Aesop - Three Bright Aesop Tales book summary
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The Sun is our narrator for these three stories adapted from Aesop’s Fables. He looks down on the Earth and sees all the human folly. He tells us the tale of the Milkmaid whose head is full of dreams. Then he relates the famous story of Juno and the Peacock about a bird who wants magnificent feathers. His last story features himself and the North Wind.
As ever, these charming tales by Aesop come with morals for life.
Adaptation by Bertie.
Read by Natasha.
Proofread by Claire Deakin & Jana Elizabeth.
Pictures by Milo Winter
In the morning I am soft and gentle. In the middle of the day, I am harsh and white. When the evening comes, I rest my red head on the mountains. Yes, as you have probably guessed by now, I am the sun.
All day long, I look down on the Earth and I see all the things that go on – all the wisdom, and the folly – but mostly the folly. As for the things that go bump in the night? I don’t see any of those – but I hear all the best gossip from my pretty lady friend, the moon.
From my vantage point, I can’t help but see a few juicy stories unfold. I will tell you three of them today, and with the help of the great storyteller, Aesop, I shall give you a moral for each of them.
My first tale is of a milkmaid. Only yesterday, I Looked down and caught sight of her – I did not fail to notice how pretty she was. I watched her going along the lane with a pail of milk on her head. I shone brightly for the lovely girl, and my rays set off her blonde hair and made her heart happy. I could see that she was chatting away to nobody but herself. I tuned in my ear and listened to what she was saying.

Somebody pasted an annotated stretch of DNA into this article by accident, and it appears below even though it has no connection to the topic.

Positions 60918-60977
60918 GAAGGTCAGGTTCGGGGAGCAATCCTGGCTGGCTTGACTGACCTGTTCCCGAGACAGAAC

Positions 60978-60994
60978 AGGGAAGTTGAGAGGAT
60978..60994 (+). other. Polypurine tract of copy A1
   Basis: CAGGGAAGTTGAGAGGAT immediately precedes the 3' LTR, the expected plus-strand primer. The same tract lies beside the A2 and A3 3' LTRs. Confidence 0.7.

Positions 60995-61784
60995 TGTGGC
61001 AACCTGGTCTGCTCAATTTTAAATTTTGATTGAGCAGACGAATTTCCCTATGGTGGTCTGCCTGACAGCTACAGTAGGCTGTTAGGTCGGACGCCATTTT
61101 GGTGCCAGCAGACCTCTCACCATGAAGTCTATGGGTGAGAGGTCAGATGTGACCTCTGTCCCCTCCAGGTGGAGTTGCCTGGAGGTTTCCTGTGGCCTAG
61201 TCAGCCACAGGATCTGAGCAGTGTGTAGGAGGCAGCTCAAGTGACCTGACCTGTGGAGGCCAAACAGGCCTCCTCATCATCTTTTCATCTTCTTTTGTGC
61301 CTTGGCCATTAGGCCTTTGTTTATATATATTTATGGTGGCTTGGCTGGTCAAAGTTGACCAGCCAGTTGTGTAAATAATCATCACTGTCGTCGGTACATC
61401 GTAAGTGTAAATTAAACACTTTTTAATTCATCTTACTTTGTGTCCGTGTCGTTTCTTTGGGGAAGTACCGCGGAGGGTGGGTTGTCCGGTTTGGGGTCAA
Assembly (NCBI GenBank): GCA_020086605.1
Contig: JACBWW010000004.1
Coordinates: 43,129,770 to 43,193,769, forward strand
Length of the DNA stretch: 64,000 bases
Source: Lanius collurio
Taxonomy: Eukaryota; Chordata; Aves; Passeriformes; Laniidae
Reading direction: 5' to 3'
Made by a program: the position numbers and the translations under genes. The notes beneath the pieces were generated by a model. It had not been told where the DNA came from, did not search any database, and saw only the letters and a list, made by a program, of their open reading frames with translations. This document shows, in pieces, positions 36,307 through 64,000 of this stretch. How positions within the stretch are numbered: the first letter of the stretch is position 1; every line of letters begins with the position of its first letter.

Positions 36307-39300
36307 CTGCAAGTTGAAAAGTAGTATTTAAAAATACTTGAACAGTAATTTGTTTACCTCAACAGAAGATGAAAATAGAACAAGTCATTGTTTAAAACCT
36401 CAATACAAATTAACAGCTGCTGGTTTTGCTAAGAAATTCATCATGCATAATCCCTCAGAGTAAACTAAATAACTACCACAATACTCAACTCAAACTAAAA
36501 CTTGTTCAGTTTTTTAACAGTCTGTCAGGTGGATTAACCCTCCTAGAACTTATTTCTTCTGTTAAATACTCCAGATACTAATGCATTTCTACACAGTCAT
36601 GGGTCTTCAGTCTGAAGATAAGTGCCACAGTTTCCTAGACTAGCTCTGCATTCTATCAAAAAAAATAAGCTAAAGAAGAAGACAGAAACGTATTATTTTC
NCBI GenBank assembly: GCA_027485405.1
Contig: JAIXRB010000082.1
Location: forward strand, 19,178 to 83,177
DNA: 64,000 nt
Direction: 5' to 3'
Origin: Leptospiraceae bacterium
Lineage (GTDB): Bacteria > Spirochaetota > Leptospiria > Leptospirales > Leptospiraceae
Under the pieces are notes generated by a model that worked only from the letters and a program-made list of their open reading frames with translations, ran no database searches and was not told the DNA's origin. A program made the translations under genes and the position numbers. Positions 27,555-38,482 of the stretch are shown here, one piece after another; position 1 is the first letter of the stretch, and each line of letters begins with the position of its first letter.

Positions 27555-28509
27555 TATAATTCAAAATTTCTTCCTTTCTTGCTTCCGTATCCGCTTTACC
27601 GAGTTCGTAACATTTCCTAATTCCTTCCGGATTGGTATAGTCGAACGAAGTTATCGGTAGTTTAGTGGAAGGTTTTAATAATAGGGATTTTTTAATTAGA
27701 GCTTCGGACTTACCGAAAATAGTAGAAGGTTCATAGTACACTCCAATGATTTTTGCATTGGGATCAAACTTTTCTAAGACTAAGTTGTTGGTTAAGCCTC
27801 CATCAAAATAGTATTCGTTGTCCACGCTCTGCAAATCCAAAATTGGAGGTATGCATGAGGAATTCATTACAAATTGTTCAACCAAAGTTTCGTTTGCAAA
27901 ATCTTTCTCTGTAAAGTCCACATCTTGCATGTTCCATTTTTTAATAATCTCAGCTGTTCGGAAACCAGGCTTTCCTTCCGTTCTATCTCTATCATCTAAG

“This lovely creamy milk will give me plenty of butter to churn,” she said. “Yes, I will make the best butter, and I will take it to market. I will get a good price for my butter, and with the money I make, I will buy lots of eggs for hatching. How nice it will be when the yard is full of fine young chicks! Then, when May Day comes I will sell the hens, and with the money I’ll buy a lovely new dress for the fair. All the young men will look at me. They will come and try out their smooth talk on me, but I shall very quickly send them about their business!”
She smiled, as she thought of the witty one-liners that she would deliver to all the smooth-talking young men. As she imagined the scene, she tossed her head scornfully. But oh! Down fell the pail – and out spilt the milk onto the ground. The white creamy liquid trickled into the ditch, and with it, the pretty maid’s day dreams – her butter, her profit, her chickens, her eggs, her new dress, and her vain young men – all disappeared into the ground.
I looked down on all this and tried not to smile at the poor milkmaid’s misfortune. But I could not help remembering the words of a wise old lady: Don’t count your chickens before they are hatched. It’s a very valuable lesson in life.